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TRESHAM, Henry (1750/51--1814)
The sea-sick minstrel; or, maritime sorrows. A poem, in six cantos.
London: printed for Richard White, 1796.
vi, 64 p., engr. frontis. ; 29.3 cm. (4°)

Anonymous. By Henry Tresham, part of the English circle in Rome in the city in winter 1779/80 during Soane's grand tour and later a fellow Academician with Soane, first elected as an Associate in 1791 and becoming Professor of Painting in 1807 for two years. His resolution of 4 November 1805, expressing regret that George Dance, the current Professor of Architecture, gave no instruction to the students, helped prepare the ground for Dance's resignation in January 1806 and Soane's election to the office in March of the same year. The sea-sick minstrel, an attack on Robert Anthony Bromley's A philosophical and critical history of the fine arts, 1793--1795 (q.v.), was not the only anonymous poem by Tresham to contain satirical jibes at those who presumed to disagree with Royal Academicians: Hope's garland, 1804 (q.v.), written in retaliation to a pamphlet by Thomas Hope criticising the proposals for new buildings at Downing College, Cambridge made by the President, James Wyatt, was distributed to Academicians on the occasion of Hope being invited to their annual dinner. (See David Watkin, Thomas Hope, 1769--1831, and the neo-classical idea, 1968, pp. 11-12, 266). The frontispiece is engraved by James Fittler after Tresham. ESTC t118522.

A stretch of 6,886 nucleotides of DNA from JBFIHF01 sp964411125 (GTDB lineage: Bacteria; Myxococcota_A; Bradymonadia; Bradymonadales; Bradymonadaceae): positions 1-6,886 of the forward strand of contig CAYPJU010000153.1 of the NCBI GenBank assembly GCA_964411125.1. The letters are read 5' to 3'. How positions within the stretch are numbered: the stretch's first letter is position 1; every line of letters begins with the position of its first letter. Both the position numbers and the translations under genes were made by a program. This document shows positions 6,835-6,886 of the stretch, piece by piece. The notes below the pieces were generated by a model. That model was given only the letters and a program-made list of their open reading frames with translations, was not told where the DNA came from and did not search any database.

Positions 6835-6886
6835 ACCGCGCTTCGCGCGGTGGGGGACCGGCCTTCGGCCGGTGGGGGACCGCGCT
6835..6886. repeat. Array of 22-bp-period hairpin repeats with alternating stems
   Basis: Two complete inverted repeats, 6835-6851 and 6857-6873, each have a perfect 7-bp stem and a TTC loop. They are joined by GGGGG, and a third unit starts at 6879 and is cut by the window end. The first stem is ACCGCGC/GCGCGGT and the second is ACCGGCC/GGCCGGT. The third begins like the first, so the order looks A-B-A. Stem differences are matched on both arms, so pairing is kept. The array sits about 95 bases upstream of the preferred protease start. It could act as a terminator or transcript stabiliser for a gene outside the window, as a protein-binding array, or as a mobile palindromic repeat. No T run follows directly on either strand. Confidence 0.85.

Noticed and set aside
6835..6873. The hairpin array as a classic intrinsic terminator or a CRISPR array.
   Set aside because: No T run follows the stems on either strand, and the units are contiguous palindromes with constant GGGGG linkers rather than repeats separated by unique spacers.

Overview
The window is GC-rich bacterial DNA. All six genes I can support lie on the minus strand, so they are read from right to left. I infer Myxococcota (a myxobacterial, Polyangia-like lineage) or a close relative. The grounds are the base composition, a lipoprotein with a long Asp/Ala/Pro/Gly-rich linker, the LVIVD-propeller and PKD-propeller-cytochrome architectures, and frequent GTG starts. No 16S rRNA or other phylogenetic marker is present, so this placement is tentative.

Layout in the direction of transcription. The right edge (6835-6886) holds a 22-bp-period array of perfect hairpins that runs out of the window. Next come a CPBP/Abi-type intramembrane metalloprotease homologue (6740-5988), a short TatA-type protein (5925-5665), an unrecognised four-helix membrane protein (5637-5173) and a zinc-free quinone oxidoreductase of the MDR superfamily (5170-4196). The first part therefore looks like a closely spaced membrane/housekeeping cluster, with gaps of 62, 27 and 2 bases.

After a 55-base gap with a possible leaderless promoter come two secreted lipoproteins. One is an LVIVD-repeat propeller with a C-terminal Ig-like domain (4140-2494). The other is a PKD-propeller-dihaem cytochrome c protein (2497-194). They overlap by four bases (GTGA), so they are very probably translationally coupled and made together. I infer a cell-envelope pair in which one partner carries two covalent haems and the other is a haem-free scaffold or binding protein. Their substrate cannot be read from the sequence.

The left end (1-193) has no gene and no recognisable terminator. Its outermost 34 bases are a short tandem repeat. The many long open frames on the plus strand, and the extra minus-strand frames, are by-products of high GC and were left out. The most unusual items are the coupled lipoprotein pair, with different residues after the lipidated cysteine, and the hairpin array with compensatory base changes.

Copy Notes Imperfect; wanting the half-title.

Binding C19th half calf, marbled-paper boards, gilt double-ruled spine, maroon morocco spine-label. Bound by Edwin Hutchinson for 4s. 6d., 5 December 1829. (Archives 7/10/17, book binding).

Reference Number 1514


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